By Bernie Bell
I visited the Stromness Museum http://www.stromnessmuseum.co.uk/ to see the two new winter exhibitions, and started with ‘Great Expectations – curios from the cupboards’ – and that’s what they are!
Folk acquire objects, sometimes of great personal significance, put them on display, maybe for a long time, maybe for a while, then, not quite knowing what to do with them, put them in the cupboard, where they stay, and are sometimes forgotten about, until some kind of clear-out takes place, and there is much delight and interest at what then become new ‘finds’. The same can happen, in a museum, and ‘Great Expectations’ is an exhibition of some of the pieces which have spent some time in storage, and have come to light through the work of the Collections Development Team. The exhibition tells the stories behind the objects, which were all gifted to the Museum by Orcadians, and how they came into the possession of the original owners. And what a variety there is, of objects, and of interests.
There are geological specimens, including fossil shark’s teeth, and a piece of Galena from what is known as ‘The Mermaid’s Chair’ from which one of the Orkney ‘witches’, Scota Bess is said to have cast her spells!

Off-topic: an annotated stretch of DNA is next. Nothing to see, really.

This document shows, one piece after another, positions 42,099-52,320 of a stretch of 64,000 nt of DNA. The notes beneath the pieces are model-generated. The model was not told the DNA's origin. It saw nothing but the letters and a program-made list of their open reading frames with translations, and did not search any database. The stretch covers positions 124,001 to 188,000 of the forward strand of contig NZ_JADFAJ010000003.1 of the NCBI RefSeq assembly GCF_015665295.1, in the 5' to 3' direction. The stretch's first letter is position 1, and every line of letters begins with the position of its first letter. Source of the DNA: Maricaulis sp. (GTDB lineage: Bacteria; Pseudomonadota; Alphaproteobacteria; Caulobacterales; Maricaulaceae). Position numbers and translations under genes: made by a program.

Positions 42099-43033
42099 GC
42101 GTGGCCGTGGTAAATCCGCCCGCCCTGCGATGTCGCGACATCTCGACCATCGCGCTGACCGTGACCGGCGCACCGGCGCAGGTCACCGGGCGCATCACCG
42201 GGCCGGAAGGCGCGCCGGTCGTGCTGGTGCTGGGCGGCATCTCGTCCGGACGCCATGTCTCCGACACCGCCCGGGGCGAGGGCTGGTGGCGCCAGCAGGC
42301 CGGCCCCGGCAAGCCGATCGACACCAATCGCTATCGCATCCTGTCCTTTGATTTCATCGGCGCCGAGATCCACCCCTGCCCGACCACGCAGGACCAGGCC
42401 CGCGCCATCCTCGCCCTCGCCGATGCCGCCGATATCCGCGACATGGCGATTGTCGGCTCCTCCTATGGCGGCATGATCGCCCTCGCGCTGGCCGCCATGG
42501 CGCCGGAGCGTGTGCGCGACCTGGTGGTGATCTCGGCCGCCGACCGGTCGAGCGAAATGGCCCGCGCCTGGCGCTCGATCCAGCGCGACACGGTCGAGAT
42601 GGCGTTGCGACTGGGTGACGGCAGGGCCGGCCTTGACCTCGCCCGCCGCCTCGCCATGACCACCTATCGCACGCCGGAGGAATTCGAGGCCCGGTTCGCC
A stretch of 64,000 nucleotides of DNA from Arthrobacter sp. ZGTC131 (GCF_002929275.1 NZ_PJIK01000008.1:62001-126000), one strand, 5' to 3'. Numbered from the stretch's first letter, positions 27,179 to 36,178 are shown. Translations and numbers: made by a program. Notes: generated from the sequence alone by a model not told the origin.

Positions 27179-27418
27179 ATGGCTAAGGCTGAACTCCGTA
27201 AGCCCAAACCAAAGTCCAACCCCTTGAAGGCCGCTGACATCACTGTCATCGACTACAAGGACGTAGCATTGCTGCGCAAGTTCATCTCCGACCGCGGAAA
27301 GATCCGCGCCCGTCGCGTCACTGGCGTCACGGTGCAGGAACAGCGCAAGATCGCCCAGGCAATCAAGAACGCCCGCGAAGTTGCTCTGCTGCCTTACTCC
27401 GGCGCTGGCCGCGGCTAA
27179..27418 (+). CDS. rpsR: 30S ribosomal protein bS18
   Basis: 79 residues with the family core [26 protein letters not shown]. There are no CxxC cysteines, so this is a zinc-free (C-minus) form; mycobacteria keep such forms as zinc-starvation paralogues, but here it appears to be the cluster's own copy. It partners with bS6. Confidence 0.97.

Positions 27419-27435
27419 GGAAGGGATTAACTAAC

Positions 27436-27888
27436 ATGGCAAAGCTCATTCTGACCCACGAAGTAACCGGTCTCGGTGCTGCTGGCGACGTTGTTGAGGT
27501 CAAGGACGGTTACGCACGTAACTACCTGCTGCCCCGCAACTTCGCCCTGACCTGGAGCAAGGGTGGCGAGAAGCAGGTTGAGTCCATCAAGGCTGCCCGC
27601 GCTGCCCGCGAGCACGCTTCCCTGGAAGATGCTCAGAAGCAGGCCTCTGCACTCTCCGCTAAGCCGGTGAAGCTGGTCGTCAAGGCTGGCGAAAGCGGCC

There is part of a hoard of coins, found at Pow Farm, near Stromness, hidden, presumably with the intention of being retrieved, but there they stayed until they were discovered in the 1950’s.
One piece I particularly like, is the amulet, thought to be from Nigeria. This was probably worn either round the neck, or maybe round the knee, and has small pouches containing objects thought to either bring good fortune, or protect from harm. A link can be seen here, with ancient peoples, of Orkney and beyond, who may have worn similar objects, in a similar way, and some of those objects have been and are being discovered. It’s possible that the little polished stone, in the ‘ From The Trowels Edge’ exhibition, also in the museum, might have been worn in this way? The leather rots away, leaving the stones, teeth, and bones which were in the pouches, to mystify today’s archaeologists.
We can often guess at the past, by looking at practices of the present.
Also from Africa, are some textiles, and a Sansa, or thumb piano. The patterns carved on Sansa are sometimes very similar to those woven into textiles, such as the piece shown here from the Democratic Republic of the Congo.
The patterns on Neolithic pottery, and in stone carvings, are often similar. Those patterns may also have been carved on wooden objects, musical instruments? and, maybe, been woven into textiles, too, which have rotted away? Food for thought.
Crossing the world, I also very much like the halibut hooks from the Pacific North-West, which would not look out of place in the Pier Arts Centre!
The exhibition has a Royal Oak connection, with the medals awarded to Hubert John Cousins who was ‘lost’ when the Royal Oak went down.
This part of the exhibition also includes a photo of and a letter from, the daughters of the Commander of the U-boat which sank the Royal Oak – Gunter Prien. His daughters visited Orkney in 1963. I thought it was good to see both ‘sides’ represented here, without rancour.